Marwan Hamade To STL/Syrian regime wanted to turn Lebanon into a dictatorship


Syrian regime wanted to turn Lebanon into a dictatorship, Hamade tells STL
Kareem Shaheen/The Daily Star/Nov. 21, 2014

BEIRUT: The Syrian regime intended to end Lebanon’s parliamentary democracy and transform it into a dictatorship, a campaign that led to the creation of an opposition movement aimed at curbing Syria’s domination, the Special Tribunal for Lebanon heard Thursday.

“We wanted to correct the path,” said MP Marwan Hamade, a former minister and ally of the assassinated Prime Minister Rafik Hariri, describing the evolution of the opposition movement.

Hamade, who survived a 2004 assassination attempt, was testifying at the U.N.-backed tribunal in The Hague on the fourth day of “political” testimony surrounding the breakdown of relations between Syria and Lebanon in the run-up to the 2005 Valentine’s Day bombing that killed Hariri and 21 others and plunged Lebanon into turmoil.

The STL has indicted five members of Hezbollah in connection with the attack, but is now focusing on Syria and tensions between Damascus and Hariri, which prosecutors say may clarify the motive behind the killing.

Hamade’s latest testimony focused on the aftermath of the re-election of pro-Syrian President Emile Lahoud, a deeply unpopular move that was forced upon Hariri and his allies after alleged direct threats from Syrian President Bashar Assad. The testimony also addressed some of the fallout from U.N. Security Council Resolution 1559, which had called for the withdrawal of foreign forces from Lebanon and the disarmament of militias, and was seen as a threat to Syria’s presence and Hezbollah’s arms in Lebanon.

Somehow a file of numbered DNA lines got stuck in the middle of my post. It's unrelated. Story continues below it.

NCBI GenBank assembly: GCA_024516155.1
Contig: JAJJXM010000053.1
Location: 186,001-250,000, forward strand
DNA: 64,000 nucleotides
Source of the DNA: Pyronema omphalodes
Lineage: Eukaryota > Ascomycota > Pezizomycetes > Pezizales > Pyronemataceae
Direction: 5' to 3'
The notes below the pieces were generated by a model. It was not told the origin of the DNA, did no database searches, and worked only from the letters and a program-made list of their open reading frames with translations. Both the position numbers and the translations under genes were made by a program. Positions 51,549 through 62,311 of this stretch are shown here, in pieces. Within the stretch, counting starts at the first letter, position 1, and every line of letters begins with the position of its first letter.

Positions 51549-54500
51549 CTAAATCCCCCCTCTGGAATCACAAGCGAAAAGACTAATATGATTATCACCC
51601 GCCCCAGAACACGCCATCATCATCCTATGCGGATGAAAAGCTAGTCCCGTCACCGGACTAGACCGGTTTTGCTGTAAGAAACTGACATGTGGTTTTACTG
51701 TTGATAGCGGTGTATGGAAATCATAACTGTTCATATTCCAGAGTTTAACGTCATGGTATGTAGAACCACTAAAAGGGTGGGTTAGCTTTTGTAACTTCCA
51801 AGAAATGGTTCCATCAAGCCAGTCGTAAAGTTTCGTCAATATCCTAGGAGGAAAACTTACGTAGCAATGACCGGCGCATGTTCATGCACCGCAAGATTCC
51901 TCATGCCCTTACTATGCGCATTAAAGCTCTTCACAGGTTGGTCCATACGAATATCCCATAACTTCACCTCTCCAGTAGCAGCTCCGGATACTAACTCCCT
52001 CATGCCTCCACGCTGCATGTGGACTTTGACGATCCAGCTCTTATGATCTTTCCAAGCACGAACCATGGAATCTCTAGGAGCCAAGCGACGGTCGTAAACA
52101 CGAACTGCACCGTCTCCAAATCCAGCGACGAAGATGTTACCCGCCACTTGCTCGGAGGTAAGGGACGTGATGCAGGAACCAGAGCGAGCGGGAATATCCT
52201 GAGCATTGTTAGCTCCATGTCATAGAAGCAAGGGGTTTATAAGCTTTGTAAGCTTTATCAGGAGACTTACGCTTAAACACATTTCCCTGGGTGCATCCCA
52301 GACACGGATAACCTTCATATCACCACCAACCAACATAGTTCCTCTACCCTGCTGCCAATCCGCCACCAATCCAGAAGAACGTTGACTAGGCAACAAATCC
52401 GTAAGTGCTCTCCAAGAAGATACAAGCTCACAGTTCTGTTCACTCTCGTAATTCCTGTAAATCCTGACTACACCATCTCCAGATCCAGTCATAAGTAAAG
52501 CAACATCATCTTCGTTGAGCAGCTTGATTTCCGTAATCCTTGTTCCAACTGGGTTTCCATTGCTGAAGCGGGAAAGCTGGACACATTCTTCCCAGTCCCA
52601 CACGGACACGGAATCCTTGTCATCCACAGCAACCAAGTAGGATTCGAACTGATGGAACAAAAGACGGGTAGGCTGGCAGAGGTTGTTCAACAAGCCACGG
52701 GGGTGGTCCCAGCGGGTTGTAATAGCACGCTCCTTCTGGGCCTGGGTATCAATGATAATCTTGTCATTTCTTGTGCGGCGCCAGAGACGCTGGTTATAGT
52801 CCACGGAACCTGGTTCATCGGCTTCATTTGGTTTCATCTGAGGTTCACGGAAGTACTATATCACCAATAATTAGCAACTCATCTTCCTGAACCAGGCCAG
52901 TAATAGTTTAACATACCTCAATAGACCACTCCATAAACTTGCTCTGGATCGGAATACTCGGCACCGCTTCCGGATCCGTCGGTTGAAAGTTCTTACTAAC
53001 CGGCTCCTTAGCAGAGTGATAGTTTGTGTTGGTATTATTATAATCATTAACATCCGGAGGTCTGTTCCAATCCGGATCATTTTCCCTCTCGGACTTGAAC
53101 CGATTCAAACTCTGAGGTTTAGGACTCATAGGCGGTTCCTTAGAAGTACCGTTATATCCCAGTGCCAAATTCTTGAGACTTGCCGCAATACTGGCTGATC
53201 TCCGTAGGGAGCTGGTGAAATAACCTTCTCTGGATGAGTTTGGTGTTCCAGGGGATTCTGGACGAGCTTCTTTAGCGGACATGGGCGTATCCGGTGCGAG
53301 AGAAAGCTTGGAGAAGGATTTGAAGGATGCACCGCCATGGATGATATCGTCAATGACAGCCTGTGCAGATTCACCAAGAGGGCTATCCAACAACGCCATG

Hamade said Hariri intervened with foreign envoys from the U.S. and other Western countries urging them to “appease” Assad, telling them that rushing forth with the terms of the resolution could destabilize Lebanon.

Hamade and members of his bloc had already resigned from government because they did not wish to attend Cabinet sessions headed by the re-elected Lahoud.

He said Hariri intended to form another government of national unity to stabilize the country following the Lahoud controversy, after getting indications the Syrians would allow him to stay on as premier. When he resigned later, Lahoud instead picked Omar Karami as premier.

Hamade described how Syria interfered in the Lebanese parliamentary elections, forcing Hariri to field pro-Syrian candidates in his parliamentary lists in 2000. Druze leader Walid Jumblatt was asked to do the same but declined.

Hamade said the Syrian campaign was ultimately aimed at concentrating power and turning Lebanon from a parliamentary democracy into a dictatorship, formalizing the occupation.

He described the development of the opposition movement known as Qornet Chehwan, which brought together disparate members of the movement and was backed by then-Maronite Patriarch Nasrallah Sfeir. The gathering included Nayla Mouawad, the widow of assassinated President Rene Mouawad, Nassib Lahoud, MP Boutros Harb, journalist Gebran Tueni and members of the Shiite intelligentsia.

Hariri did not yet have a role in the group at the time.

Hamade described how the group evolved into the outspoken Bristol Gathering, which included civil society and union members, and whose meetings were eventually attended by Hariri allies.

The formation of an opposition movement that Hariri ultimately joined is a key element of political developments in Lebanon in the run-up to his assassination, and one that prosecutors said they intend to explore in detail in testimony. The conspiracy to assassinate the former premier allegedly began about a month after his fallout with Assad.

Hamade’s testimony was cut short due to a medical problem with the prosecution’s senior trial counsel, Graeme Cameron, who was questioning him. The MP will fly back to Beirut and return to The Hague to testify when the court resumes hearing political testimony on Dec 3.

Presiding Judge David Re told Hamade that he could resume his political activities but ought to not discuss the content of his testimony with others. Hamade jokingly said he would return “unless something happens to me in Beirut.”